Egypt's ruling class is circling the drain. President Mubarak has shut down the internet and cell phones and ordered the military to crack down on democratic reform protestors. Just a few minutes ago, Mubarak asked his government to resign and promised to appoint a new government within a few hours. Perhaps one of the fundamental problems with Mubarak is his ability to dissolve and reassemble governments at a whim.
Egypt joins Tunisia in facing public revolt over corruption at the highest levels. Is it coincidence that these nations are considered the most pro-American in the region, whereas anti-American countries such as Iran have thus far entirely failed to achieve political reform?
Obama's distance on this matter is understandable - Mubarak has been friendly toward the U.S., but his democratic credentials are suspect, at least. On the other hand, the democratic reformers could easily be usurped by the military or Islamic radicals if control of the government is up for grabs. Any formal endorsement of a specific outcome would embroil America far too deeply into Egyptians affairs.
UPDATE: While cautioning demonstrators to avoid violence, Obama has pretty clearly taken their side in the reform movement - without, however, advocating their greatest demand: the resignation of Mubarak. This speech was a pretty hardy and commendable pro-democracy speech for Obama.
Drudge is having fun again with the ongoing quest in Hawaii to find the President's birth certificate.
The irony is that the only reason there are "birthers" is that our Courts created the idea of "birthright citizenship." But soil ought not to determine citizenship, and the Constitution, as amended, ought not to be read to require it--as the dissenters in Won Kim Ark noted. English law made soil fundamental, they noted: "The tie which bound the child to the Crown was indissoluble. The nationality of his parents had no bearing on his nationality. Though born during a temporary stay of a few days, the child was irretrievably a British subject."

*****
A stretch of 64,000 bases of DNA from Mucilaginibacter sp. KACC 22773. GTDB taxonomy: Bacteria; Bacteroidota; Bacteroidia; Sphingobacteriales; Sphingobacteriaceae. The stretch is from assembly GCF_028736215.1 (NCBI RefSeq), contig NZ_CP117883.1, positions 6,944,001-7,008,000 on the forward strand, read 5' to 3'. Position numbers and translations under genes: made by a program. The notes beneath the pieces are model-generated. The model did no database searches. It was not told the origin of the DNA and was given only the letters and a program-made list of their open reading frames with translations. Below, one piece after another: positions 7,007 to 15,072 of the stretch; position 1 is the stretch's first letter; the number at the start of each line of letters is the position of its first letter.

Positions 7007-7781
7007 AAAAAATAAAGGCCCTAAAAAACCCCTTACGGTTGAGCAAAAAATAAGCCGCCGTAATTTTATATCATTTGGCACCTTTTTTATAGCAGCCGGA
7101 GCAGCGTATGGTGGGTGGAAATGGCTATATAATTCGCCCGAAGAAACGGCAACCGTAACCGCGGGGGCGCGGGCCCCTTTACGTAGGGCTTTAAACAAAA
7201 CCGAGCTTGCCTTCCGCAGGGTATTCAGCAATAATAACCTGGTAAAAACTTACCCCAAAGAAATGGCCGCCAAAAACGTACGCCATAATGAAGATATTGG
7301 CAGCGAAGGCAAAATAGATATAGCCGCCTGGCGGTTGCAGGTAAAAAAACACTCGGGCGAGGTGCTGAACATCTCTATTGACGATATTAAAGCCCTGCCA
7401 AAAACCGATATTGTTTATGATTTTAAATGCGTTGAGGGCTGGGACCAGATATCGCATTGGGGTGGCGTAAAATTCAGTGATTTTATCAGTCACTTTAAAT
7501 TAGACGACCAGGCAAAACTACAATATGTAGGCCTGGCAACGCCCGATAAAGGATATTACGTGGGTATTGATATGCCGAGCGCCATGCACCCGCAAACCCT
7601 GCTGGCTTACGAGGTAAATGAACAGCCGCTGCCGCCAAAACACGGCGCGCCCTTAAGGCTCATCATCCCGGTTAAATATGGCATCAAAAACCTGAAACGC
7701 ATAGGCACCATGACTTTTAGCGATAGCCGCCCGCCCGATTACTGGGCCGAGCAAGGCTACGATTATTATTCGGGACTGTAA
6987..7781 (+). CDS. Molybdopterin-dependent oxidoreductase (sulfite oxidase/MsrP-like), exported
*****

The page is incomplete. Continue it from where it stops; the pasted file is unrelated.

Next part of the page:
In the American revolution, they add, "Manifestly, when the sovereignty of the Crown was thrown off and an independent government established, every rule of the common law and every statute of England obtaining in the Colonies in derogation of the principles on which the new government was founded was abrogated."
According to Justices Fuller and Harlan (Harlan signed onto Fuller's dissent. Not coincidentally, it was two years after Plessy. The decision turns on the same principles. The same idea of equality that made segregation problematic, also made compact the basic of American government and, the foundation for our ideas of citizenship.") As they noted, those elements of the common law that could not be reconciled with the "principles on which the new government was founded" were abroated.
According to the principles of the compact, once someone becomes a citizen, any child born to him is also a citizen. The dissenters noted, "it seems to me that the rule partus sequitur patrem has always applied to children of our citizens born abroad." That maxim could be reas narrowly, suggesting the citizenship follows the father. But since we no longer discriminate on the basis of sex, t is reasonable to say that the child of any American parent is a citizen. In short, it is only the deeply problematic argument that soil is the foundation of citizenship that lets Druge and others amuse themselves with the question of Obama's birth certificate.
Some thoughts on the State of the Union Speech,